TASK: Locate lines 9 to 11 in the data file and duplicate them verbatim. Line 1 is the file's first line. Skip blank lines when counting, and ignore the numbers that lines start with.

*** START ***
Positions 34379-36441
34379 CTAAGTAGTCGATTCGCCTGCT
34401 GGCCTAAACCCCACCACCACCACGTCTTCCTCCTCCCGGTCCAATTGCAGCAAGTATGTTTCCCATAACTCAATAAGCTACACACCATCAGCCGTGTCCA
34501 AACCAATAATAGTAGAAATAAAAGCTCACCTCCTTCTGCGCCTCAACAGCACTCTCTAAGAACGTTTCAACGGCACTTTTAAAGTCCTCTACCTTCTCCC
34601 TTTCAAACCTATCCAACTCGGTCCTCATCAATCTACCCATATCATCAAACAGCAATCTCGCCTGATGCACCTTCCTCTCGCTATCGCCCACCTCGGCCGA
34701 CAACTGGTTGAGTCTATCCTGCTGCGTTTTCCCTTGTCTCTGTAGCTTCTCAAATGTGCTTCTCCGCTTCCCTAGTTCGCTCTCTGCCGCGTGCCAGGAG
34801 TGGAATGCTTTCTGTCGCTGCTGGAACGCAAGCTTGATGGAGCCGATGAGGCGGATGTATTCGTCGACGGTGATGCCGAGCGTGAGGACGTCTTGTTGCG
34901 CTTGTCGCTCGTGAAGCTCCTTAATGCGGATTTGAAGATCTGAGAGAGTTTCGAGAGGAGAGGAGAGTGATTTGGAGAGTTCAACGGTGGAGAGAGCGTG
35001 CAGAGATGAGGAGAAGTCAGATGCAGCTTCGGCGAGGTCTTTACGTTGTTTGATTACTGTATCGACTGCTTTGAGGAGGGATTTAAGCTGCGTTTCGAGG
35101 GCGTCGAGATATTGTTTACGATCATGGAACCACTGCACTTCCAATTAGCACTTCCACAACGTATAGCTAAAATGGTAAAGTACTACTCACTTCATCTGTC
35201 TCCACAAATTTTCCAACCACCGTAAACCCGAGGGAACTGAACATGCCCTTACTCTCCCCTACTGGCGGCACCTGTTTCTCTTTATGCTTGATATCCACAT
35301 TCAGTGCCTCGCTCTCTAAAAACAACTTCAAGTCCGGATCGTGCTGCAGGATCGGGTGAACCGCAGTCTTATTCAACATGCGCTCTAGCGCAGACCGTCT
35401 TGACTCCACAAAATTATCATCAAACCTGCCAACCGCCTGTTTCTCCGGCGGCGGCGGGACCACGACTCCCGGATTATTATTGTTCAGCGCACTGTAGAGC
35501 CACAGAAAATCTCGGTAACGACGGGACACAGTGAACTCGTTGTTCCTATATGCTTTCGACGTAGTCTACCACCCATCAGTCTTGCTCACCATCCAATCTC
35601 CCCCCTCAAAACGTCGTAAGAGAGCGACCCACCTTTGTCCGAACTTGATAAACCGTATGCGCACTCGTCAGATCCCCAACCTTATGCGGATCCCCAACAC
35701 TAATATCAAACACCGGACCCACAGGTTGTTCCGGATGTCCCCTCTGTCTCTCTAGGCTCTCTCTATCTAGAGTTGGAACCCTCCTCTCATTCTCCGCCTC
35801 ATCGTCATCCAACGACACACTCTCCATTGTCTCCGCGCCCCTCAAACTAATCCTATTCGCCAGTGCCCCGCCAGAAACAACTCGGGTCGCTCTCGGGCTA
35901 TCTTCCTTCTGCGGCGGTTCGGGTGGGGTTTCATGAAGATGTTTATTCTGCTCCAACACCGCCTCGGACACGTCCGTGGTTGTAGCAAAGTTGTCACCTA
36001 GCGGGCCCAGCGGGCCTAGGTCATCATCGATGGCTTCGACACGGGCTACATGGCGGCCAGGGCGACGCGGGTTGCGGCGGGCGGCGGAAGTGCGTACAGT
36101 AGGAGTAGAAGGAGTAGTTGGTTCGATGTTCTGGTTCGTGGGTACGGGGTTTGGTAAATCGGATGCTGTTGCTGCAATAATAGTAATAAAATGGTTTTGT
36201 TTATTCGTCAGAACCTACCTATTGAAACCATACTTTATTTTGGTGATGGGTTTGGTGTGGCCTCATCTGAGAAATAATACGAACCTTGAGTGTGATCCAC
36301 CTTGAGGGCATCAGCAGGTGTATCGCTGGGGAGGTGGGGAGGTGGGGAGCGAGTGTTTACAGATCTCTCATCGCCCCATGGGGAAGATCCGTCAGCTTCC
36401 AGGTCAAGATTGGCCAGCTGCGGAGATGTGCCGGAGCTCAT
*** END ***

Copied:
35001 CAGAGATGAGGAGAAGTCAGATGCAGCTTCGGCGAGGTCTTTACGTTGTTTGATTACTGTATCGACTGCTTTGAGGAGGGATTTAAGCTGCGTTTCGAGG
35101 GCGTCGAGATATTGTTTACGATCATGGAACCACTGCACTTCCAATTAGCACTTCCACAACGTATAGCTAAAATGGTAAAGTACTACTCACTTCATCTGTC
35201 TCCACAAATTTTCCAACCACCGTAAACCCGAGGGAACTGAACATGCCCTTACTCTCCCCTACTGGCGGCACCTGTTTCTCTTTATGCTTGATATCCACAT